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Mediation Among Collisions

Part 2 Dissertation 2012
Ioana Tilicea
Ion Mincu University of Architecture and Urbanism, Romania
The starting point of this dissertation lies in an ordinary urban frame that one comes across in Bucharest. The main scenes of these pictures are collisions between two major urban orders that shape up the city: the traditional order and the totalitarian one. In most cases these conflicts take the physical shape of a void in the city that authorities usually disregard and are eager to transform rapidly in a new built ensemble. Thus the gap is easily filled and the picture changes its physiognomy, still, it remains motionless and rigid; the boundary is still there, but in a different way.

More than raising awareness of the collisions that take place in the city, the stake of this study is to find possible mediation methods among such collisions that would transform boundaries into borders. The latter would become places to be crossed and experienced, that would consequently allow a flexible and dynamic liaison between the different urban orders.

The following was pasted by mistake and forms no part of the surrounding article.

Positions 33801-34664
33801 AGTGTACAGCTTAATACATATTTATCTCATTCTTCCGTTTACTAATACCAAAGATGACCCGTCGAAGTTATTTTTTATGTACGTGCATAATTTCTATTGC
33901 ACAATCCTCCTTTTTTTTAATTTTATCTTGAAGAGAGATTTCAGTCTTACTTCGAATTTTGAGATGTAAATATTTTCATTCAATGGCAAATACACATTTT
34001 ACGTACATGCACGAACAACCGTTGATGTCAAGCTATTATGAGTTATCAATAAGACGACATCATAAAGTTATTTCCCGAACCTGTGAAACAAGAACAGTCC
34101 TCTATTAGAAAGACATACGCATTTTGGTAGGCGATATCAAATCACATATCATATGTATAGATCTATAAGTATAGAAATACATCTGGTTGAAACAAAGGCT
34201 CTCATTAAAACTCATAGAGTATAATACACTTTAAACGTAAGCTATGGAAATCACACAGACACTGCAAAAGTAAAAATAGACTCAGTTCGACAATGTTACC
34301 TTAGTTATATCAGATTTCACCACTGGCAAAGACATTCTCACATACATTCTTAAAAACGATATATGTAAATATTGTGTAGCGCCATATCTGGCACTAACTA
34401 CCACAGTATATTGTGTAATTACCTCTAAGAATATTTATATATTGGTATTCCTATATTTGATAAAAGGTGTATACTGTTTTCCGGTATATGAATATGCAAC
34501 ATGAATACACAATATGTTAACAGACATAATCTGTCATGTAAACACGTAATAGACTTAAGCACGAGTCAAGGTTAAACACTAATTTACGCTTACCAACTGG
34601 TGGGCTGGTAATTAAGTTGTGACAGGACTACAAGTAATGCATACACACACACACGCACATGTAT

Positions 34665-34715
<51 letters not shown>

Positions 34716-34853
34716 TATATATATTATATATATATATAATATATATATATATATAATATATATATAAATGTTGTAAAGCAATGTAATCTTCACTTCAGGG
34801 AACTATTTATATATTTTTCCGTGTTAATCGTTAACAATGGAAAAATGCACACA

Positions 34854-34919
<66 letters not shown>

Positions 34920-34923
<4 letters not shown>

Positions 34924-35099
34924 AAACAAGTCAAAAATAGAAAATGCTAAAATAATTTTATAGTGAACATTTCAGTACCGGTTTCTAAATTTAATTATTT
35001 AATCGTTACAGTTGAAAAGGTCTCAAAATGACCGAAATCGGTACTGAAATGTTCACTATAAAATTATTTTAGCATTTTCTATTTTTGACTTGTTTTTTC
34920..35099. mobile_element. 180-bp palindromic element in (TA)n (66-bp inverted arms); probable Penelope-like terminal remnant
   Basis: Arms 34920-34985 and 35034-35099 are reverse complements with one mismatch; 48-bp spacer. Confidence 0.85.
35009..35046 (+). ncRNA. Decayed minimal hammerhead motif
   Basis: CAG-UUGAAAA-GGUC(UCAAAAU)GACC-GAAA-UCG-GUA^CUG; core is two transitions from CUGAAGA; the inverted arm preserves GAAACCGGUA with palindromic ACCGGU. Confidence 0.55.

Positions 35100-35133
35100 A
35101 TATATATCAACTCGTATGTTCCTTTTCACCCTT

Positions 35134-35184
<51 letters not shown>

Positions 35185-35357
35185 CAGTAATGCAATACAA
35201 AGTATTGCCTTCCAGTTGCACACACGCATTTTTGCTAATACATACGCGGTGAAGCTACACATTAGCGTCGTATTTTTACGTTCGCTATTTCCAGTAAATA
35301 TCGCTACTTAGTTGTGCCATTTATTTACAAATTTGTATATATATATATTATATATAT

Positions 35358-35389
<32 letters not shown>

From particular to generic it is obvious that such collisions exist and have existed in almost every city that has undergone very different or brutal changes on a social, urban and architectural level. Starting from the reflection of authors such as Colin Rowe and Fred Koetter, accompanied by other contemporary critiques, the three methods here proposed for debate are collage, bricolage and patchwork, all of which operate with fragments. Either through superimposition, assemblage or connection of various fragments, all of them are ways of interweaving a nuanced grey reality in a black-and-white context. This type of “fragmentary work” becomes a flexible approach of dealing with contradicting urban orders based on a permanent shift from master plan to user plan. The result is a process of both inserting new identities and re-qualifying what is already there.

However, the topic remains open-ended, to be tested in the diploma project. In the end, all the methods here mentioned do not claim the capability of clearly predicting new urban pictures, but rather try to permit their unfolding. As Chantal Dräyer said, “the stake is not to predict but to allow.”

Ioana Tilicea

Prof Stefan Ghenciulescu
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